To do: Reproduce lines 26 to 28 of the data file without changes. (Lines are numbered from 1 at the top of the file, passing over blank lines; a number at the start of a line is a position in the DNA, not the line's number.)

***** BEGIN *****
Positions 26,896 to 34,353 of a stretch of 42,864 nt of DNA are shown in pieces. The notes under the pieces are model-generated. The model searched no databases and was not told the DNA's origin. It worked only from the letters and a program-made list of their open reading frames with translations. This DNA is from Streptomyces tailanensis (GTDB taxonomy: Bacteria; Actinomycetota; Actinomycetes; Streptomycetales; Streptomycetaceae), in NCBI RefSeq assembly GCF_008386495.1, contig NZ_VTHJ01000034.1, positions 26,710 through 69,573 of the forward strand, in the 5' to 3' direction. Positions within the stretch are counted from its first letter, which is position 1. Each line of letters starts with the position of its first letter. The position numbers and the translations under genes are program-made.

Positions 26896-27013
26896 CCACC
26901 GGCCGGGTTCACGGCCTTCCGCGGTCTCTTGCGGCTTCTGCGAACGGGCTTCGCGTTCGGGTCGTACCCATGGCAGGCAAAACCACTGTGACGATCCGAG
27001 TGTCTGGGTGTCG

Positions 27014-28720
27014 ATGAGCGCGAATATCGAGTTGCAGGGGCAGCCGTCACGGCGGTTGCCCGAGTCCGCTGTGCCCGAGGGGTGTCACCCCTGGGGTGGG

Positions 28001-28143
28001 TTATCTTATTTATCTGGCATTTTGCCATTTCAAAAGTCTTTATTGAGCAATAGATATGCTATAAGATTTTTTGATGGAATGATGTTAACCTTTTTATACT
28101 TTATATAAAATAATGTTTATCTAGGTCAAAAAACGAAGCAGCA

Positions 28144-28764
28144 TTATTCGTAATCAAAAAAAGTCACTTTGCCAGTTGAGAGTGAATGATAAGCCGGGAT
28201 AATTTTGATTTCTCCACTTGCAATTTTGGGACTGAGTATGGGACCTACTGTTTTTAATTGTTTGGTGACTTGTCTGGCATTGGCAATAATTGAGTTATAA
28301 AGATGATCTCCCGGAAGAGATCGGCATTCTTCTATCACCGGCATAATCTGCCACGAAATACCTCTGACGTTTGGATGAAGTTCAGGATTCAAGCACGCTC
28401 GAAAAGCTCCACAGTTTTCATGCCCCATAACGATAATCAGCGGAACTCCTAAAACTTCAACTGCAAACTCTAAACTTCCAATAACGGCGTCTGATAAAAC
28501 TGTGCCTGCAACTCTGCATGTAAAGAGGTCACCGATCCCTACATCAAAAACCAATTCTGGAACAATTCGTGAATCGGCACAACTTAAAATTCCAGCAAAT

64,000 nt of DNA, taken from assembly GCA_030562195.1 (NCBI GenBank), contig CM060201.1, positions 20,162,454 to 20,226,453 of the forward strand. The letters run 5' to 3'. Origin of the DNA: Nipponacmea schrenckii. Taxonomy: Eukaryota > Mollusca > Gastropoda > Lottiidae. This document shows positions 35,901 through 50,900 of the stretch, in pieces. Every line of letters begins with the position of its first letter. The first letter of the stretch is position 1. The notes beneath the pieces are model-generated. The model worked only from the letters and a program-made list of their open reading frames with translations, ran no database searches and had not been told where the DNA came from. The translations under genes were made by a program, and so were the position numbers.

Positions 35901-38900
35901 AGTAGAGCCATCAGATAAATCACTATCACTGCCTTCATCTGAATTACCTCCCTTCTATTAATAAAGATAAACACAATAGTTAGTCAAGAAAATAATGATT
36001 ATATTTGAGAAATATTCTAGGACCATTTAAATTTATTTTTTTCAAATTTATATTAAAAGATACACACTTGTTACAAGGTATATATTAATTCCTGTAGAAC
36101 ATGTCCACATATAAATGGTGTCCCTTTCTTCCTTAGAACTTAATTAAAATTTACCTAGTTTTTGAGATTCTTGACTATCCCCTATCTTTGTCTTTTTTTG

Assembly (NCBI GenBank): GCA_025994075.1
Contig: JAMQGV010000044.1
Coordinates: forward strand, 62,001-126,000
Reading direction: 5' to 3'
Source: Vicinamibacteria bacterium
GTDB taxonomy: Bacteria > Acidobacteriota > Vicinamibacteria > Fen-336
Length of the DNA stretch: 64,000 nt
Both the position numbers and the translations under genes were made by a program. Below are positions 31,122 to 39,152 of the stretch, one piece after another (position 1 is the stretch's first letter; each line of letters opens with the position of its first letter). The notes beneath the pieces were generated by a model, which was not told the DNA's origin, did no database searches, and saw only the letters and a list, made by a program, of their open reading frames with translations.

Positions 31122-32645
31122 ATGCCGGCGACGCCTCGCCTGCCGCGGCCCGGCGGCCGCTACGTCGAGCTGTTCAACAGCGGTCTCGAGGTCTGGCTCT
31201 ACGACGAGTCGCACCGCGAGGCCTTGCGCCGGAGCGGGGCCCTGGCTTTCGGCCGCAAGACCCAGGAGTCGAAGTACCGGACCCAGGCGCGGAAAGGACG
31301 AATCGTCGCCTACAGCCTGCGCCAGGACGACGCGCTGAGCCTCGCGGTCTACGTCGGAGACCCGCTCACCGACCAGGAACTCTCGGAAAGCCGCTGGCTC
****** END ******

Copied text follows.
Source: Vicinamibacteria bacterium
GTDB taxonomy: Bacteria > Acidobacteriota > Vicinamibacteria > Fen-336
Length of the DNA stretch: 64,000 nt